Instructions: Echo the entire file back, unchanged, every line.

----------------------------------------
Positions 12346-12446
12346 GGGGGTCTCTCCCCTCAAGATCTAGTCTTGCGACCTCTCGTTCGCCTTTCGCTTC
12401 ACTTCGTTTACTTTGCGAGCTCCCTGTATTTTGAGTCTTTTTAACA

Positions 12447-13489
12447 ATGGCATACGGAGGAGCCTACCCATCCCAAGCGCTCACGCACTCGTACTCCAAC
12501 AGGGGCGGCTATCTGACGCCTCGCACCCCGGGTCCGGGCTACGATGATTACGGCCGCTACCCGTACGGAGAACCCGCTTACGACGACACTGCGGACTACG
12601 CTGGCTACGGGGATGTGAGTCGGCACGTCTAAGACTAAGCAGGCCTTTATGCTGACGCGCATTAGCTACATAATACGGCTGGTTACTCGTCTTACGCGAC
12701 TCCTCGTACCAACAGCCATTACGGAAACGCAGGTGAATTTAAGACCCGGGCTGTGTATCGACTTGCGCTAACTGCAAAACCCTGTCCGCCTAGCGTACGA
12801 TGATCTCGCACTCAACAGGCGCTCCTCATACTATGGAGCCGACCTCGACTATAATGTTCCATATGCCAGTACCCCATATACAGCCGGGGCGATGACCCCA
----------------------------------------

Positions 12346-12446
12346 GGGGGTCTCTCCCCTCAAGATCTAGTCTTGCGACCTCTCGTTCGCCTTTCGCTTC
12401 ACTTCGTTTACTTTGCGAGCTCCCTGTATTTTGAGTCTTTTTAACA

Positions 12447-13489
12447 ATGGCATACGGAGGAGCCTACCCATCCCAAGCGCTCACGCACTCGTACTCCAAC
12501 AGGGGCGGCTATCTGACGCCTCGCACCCCGGGTCCGGGCTACGATGATTACGGCCGCTACCCGTACGGAGAACCCGCTTACGACGACACTGCGGACTACG
12601 CTGGCTACGGGGATGTGAGTCGGCACGTCTAAGACTAAGCAGGCCTTTATGCTGACGCGCATTAGCTACATAATACGGCTGGTTACTCGTCTTACGCGAC
12701 TCCTCGTACCAACAGCCATTACGGAAACGCAGGTGAATTTAAGACCCGGGCTGTGTATCGACTTGCGCTAACTGCAAAACCCTGTCCGCCTAGCGTACGA
12801 TGATCTCGCACTCAACAGGCGCTCCTCATACTATGGAGCCGACCTCGACTATAATGTTCCATATGCCAGTACCCCATATACAGCCGGGGCGATGACCCCA